Sea surface CO2 fugacity in the southwestern South Atlantic Ocean: an evaluation based on satellite-derived images

The South Atlantic Ocean is historically less sampled than the North Atlantic Ocean. Recent efforts have improved our understanding of the carbonate system variable distribution, mainly on sea surface CO2 fugacity (fCO2). However, these studies have been regionally and temporally restricted. Hence, in this research we developed seasonal algorithms of sea surface fCO2 to investigate the CO2 dynamics along the southwestern South Atlantic Ocean during spring-summer and fall-winter periods. The studied region includes the continental shelf areas of the Abrolhos-Campos Region (an area under the influence of central water upwelling), the South Brazil Bight (a large embayment affected by the mesoscale variability in a westward boundary current), the Southern Brazilian Shelf (a coastal zone influenced by freshwater discharge from continent and water mass entrainment), and offshore waters in the open ocean domain of the southwestern South Atlantic Ocean. Monthly satellite images of sea surface temperature, salinity, and chlorophyll-a, which were concomitantly available from August 2011 to June 2015, were used to reconstruct and evaluate the sea surface fCO2 seasonal field. The predicted fields of sea surface fCO2 enabled an investigation of the main drivers that change this variable over the distinct biogeochemical provinces in the region. As expected, the sea surface temperature was the main driver of seasonal changes in sea surface fCO2, but total dissolved inorganic carbon (DIC) and total alkalinity changes were also relevant, mainly in the biogeochemical provinces under the influence of continental freshwater input or central water upwelling. The latter can play an unpredictable role in CO2 dynamics due to nutrient- and DIC-rich water transport close to the surface. Finally, the use of satellite-derived images is a powerful tool to increase biogeochemical knowledge of relatively undersampled ocean regions, while the development of seasonal sea surface fCO2 algorithms allows a better spatiotemporal comprehension of the CO2 distribution, dynamics, and drivers in the southwestern South Atlantic Ocean – a key region for improving the understanding of the global carbon cycle.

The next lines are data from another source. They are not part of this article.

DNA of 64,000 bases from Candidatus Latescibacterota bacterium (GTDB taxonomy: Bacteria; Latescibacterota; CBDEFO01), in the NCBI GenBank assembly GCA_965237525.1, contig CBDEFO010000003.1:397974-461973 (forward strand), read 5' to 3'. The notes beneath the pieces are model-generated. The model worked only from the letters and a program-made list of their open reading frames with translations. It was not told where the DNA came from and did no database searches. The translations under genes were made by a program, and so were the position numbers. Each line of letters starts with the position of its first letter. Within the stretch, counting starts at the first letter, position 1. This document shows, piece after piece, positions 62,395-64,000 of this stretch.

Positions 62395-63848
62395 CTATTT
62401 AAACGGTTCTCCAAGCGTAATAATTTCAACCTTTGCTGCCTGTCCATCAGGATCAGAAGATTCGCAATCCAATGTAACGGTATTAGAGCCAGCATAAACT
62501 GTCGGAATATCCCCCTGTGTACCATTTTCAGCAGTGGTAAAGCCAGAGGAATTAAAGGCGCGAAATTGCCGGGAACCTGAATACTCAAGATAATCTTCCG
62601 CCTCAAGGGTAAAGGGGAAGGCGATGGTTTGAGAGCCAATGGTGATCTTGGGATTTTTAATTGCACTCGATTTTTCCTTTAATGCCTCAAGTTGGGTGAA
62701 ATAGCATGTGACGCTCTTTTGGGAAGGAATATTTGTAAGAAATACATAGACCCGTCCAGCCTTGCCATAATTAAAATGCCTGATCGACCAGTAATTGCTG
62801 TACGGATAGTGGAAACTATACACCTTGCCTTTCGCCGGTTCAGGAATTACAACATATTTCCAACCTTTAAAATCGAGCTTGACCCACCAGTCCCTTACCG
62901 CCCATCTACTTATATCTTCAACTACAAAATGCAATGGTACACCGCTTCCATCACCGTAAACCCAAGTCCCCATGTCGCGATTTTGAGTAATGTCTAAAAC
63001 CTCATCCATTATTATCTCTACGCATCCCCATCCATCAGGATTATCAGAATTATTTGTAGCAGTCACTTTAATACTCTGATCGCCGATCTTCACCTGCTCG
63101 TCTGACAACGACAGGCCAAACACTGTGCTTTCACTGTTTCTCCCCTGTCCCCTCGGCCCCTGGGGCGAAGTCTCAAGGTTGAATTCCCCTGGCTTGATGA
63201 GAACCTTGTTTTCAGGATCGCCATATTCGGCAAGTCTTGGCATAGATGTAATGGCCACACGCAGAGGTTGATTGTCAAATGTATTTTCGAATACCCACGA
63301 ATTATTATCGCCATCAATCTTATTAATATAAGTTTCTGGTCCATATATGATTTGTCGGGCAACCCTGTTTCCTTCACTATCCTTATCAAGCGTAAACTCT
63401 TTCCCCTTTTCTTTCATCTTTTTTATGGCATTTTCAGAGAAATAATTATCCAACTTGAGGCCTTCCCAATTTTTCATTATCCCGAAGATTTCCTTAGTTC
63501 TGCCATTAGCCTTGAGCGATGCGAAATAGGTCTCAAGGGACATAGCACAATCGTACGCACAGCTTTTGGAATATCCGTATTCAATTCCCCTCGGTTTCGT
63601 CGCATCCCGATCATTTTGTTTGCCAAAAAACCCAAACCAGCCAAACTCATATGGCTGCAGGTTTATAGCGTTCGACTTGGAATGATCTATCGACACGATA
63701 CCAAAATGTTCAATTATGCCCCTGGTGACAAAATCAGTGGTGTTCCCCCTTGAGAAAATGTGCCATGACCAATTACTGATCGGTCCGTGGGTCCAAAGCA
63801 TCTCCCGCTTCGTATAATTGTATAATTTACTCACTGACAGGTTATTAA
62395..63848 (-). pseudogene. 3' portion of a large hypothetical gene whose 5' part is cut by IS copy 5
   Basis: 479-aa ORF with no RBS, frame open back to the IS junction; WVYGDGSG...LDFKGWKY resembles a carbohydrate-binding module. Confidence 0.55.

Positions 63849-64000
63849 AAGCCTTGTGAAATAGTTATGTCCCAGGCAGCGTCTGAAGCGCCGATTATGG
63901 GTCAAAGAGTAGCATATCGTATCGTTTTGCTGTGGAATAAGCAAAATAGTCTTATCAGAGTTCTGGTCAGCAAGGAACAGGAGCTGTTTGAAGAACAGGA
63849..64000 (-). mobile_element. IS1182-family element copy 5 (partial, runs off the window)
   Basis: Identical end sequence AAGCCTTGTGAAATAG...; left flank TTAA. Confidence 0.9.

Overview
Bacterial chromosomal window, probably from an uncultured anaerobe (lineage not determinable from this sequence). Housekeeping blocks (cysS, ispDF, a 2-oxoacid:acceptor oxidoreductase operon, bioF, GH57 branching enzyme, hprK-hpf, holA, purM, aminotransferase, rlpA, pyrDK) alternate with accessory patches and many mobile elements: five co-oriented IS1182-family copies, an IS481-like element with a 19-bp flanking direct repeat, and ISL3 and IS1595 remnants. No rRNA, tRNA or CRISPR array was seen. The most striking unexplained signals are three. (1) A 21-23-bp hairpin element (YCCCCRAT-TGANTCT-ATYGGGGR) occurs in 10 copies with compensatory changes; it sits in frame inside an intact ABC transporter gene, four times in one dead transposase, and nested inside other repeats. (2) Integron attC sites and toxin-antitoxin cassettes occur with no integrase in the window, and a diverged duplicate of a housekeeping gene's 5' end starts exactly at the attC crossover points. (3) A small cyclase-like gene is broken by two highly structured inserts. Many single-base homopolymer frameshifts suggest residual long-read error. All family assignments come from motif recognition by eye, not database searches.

Liutti C. C., Kerr R., Monteiro T., Marques Orselli I. B., Gonçalves Ito R. & Eiras Garcia C. A., 2021. Sea surface CO2 fugacity in the southwestern South Atlantic Ocean: an evaluation based on satellite-derived images. Marine Chemistry: 104020. doi: 10.1016/j.marchem.2021.104020. Article (subscription required).

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